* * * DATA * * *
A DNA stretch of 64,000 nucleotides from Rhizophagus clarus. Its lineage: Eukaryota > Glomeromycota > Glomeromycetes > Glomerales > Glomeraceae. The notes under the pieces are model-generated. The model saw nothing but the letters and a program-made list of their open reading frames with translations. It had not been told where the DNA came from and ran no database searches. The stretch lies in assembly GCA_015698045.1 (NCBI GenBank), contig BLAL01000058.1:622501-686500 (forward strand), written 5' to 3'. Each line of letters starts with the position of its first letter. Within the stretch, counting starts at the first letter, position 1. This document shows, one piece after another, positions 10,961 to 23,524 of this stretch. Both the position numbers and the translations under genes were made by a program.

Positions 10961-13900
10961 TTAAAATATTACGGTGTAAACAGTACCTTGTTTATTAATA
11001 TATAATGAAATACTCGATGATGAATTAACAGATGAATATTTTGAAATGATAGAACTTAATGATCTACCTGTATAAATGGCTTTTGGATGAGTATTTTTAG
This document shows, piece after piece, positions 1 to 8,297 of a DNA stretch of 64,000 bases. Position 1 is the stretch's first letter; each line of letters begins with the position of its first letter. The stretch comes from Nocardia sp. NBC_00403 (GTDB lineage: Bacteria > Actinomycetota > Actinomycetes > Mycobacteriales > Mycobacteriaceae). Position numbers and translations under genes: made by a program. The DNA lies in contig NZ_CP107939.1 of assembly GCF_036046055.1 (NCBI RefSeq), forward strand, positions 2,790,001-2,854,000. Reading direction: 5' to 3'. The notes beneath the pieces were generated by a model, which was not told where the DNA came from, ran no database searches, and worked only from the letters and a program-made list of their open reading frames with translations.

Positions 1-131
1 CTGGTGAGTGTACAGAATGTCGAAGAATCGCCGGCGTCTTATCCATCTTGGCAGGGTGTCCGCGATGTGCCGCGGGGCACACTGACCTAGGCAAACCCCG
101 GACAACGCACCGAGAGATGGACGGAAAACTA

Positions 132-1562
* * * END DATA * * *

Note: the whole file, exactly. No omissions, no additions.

A DNA stretch of 64,000 nucleotides from Rhizophagus clarus. Its lineage: Eukaryota > Glomeromycota > Glomeromycetes > Glomerales > Glomeraceae. The notes under the pieces are model-generated. The model saw nothing but the letters and a program-made list of their open reading frames with translations. It had not been told where the DNA came from and ran no database searches. The stretch lies in assembly GCA_015698045.1 (NCBI GenBank), contig BLAL01000058.1:622501-686500 (forward strand), written 5' to 3'. Each line of letters starts with the position of its first letter. Within the stretch, counting starts at the first letter, position 1. This document shows, one piece after another, positions 10,961 to 23,524 of this stretch. Both the position numbers and the translations under genes were made by a program.

Positions 10961-13900
10961 TTAAAATATTACGGTGTAAACAGTACCTTGTTTATTAATA
11001 TATAATGAAATACTCGATGATGAATTAACAGATGAATATTTTGAAATGATAGAACTTAATGATCTACCTGTATAAATGGCTTTTGGATGAGTATTTTTAG
This document shows, piece after piece, positions 1 to 8,297 of a DNA stretch of 64,000 bases. Position 1 is the stretch's first letter; each line of letters begins with the position of its first letter. The stretch comes from Nocardia sp. NBC_00403 (GTDB lineage: Bacteria > Actinomycetota > Actinomycetes > Mycobacteriales > Mycobacteriaceae). Position numbers and translations under genes: made by a program. The DNA lies in contig NZ_CP107939.1 of assembly GCF_036046055.1 (NCBI RefSeq), forward strand, positions 2,790,001-2,854,000. Reading direction: 5' to 3'. The notes beneath the pieces were generated by a model, which was not told where the DNA came from, ran no database searches, and worked only from the letters and a program-made list of their open reading frames with translations.

Positions 1-131
1 CTGGTGAGTGTACAGAATGTCGAAGAATCGCCGGCGTCTTATCCATCTTGGCAGGGTGTCCGCGATGTGCCGCGGGGCACACTGACCTAGGCAAACCCCG
101 GACAACGCACCGAGAGATGGACGGAAAACTA

Positions 132-1562